The first step with casting is making the mold. You need some kind of container to hold a moist clay-sand mixture. It doesn't need to look good, it just has to work. I just chopped up some wood from an old fence post and dug out some clayish dirt from the ground in my yard. Regular soil might work fine, but I don't know. You want to then wet the clay-sand, but not a whole lot. If it's over saturated with water, the water will boil when the bismuth is poured and could potentially splash everywhere.

Print out this mold I designed and then press it firmly into the clay-sand mixture. Make sure that it is level, otherwise the bismuth will turn out crooked and weird. If you don't have a 3D printer (yet), you can use anything that's 3cm in diameter. Ideally you want a cylinder that is 3cm in diameter and 1cm thick. I know I'm kinda bouncing around between customary and metric, but bare with me.

Another option that I didn't try is to use a small muffin pan as the mold. I'm not sure if it would work with the 3D printed parts however.

## Step 4: Melting and Casting the Bismuth

Now the fun part. To melt the bismuth, you need some kind of cup to hold the metal over whatever you are using to heat it. I found that the 1/4 cup from a cheap set of measuring cups works very well. For heat, you can use a stove top, electric or propane. If you don't have access to either, you can buy a small propane or butane torch at your local hardware store and use that (which would probably work better than a stove).

To melt the bismuth...

1. Break off a small chunk or chunks that is about 5-10 ounces. Its better to have too much than too little.
2. Use a lock wrench or regular pliers to hold the measuring cup over the stove top with the stove on high until bismuth is melted.
3. Carefully pour bismuth into molds until they are full. The bismuth may splash and could potentially land on you so I advise wearing an oven mitt.
4. Wait 5 or so minutes and then pop the fresh ingots out of the mold.

Like I said before, if you made your clay-sand mixture too wet (like me), the water could boil off and the bismuth could bubble and pop so be very careful and wear an oven mitt or some kind of hand protection.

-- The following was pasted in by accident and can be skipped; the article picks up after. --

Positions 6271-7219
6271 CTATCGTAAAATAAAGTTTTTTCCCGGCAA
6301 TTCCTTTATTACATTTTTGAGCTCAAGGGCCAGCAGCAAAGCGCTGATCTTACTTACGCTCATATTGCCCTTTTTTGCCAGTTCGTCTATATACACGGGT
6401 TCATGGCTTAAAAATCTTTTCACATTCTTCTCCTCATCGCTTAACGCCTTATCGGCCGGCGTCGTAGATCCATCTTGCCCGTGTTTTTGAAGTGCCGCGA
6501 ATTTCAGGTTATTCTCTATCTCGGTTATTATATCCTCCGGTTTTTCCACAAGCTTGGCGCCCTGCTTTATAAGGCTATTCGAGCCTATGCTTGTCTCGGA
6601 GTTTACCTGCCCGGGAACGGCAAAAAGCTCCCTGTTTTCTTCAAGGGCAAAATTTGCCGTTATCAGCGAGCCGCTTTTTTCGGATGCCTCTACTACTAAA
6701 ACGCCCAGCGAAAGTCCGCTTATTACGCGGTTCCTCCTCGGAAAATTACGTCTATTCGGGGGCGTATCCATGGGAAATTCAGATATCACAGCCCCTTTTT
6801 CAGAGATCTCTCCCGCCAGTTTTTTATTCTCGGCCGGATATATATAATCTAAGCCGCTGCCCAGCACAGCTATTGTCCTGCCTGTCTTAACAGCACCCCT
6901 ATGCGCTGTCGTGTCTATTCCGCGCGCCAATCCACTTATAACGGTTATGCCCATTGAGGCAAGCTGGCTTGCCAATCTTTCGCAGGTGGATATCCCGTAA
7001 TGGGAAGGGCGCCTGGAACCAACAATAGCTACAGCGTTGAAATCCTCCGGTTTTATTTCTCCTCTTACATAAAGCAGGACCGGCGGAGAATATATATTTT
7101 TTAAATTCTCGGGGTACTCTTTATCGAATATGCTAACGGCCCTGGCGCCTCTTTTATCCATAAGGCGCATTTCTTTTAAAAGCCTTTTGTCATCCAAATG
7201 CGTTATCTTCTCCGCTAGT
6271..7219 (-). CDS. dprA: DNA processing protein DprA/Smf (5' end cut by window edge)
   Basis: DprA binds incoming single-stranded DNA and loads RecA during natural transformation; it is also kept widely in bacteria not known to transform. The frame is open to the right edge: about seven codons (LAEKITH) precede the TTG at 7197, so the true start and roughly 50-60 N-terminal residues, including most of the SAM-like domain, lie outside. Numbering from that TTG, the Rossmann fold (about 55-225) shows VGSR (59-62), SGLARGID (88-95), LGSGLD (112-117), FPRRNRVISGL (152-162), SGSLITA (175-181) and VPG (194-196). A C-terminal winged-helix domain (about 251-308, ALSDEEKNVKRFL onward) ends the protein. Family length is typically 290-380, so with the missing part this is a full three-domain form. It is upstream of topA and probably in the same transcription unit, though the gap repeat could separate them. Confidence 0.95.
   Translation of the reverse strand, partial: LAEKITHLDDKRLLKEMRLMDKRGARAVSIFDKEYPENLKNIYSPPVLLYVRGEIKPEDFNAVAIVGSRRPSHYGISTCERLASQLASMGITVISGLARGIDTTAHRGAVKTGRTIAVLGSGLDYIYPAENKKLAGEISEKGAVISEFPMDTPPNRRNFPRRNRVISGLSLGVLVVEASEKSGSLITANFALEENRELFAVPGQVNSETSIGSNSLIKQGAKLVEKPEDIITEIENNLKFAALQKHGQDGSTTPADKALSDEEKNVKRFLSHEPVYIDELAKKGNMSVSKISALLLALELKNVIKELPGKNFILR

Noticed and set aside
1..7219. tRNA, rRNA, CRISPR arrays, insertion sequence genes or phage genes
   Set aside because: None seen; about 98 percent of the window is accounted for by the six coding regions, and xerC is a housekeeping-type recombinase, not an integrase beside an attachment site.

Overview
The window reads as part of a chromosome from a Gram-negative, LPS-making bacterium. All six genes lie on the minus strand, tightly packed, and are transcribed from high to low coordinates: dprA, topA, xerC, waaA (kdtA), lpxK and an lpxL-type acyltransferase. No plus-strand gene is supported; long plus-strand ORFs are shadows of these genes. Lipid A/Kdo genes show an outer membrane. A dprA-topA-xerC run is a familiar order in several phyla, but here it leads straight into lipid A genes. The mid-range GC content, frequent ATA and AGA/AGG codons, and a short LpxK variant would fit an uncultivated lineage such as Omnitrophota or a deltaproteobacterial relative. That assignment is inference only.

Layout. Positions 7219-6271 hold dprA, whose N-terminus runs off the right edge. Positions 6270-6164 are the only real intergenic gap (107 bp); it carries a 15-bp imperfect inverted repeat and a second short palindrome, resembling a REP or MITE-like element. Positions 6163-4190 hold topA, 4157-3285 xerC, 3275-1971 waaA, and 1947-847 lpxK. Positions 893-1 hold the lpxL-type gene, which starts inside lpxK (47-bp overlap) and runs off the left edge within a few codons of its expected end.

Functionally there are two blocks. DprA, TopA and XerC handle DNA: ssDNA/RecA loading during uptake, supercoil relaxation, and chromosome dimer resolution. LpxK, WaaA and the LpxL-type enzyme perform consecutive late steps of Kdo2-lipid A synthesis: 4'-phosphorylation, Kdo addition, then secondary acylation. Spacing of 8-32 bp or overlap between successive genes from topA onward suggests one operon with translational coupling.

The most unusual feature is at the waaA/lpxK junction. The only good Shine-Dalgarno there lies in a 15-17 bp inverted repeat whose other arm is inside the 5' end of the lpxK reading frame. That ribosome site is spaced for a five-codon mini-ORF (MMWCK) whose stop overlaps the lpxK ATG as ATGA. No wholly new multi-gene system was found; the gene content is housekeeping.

## Step 5: Sanding and Inserting the Ingots

This step is somewhat tedious and makes a mess, but it's necessary. Use course sand paper to grind down the big irregularities in the bismuth ingots and then switch to fine sand paper to buff out the scratch marks. Keep in mind that only one side of the bismuth will be seen if you use the 3D printed design and make the ingots right. You want to make the one side that will be seen very flat. After you've sanded the ingots down, glue them in place with hot glue, epoxy, or whatever else you have. Ideally you want to use a very fast setting glue. While the glue is drying, hold the ingots so that the flat side is level with the frame.

## Step 6: Final Assembly and Adjustment

Now for the easy part of putting everything together. The threaded rods slide into the bottom part. You could glue them in place, but it's not necessary. Simply slide in the monster magnet into the top part with one of it's poles facing downwards.

Once you have it all assembled, put a little magnet in between the bismuth ingots and lower the middle part until it is around 1mm from the magnet. Make sure the little magnet is oriented so that it is attracted to the big magnet. Now lower the top part until you notice the little magnet go up and touch the top ingot of bismuth. Now make slight adjustments with the big magnet until the little magnet floats between the two ingots.

The threaded rods might be a little too long for your taste, so you can always take it apart and cut them to length.

It might take a little while playing with the heights of everything, but eventually you'll get it. Every magnet is slightly different. It's fun to try to float different magnets you have laying around the house. Once you get it, sit back and admire it's gravity defying-ness.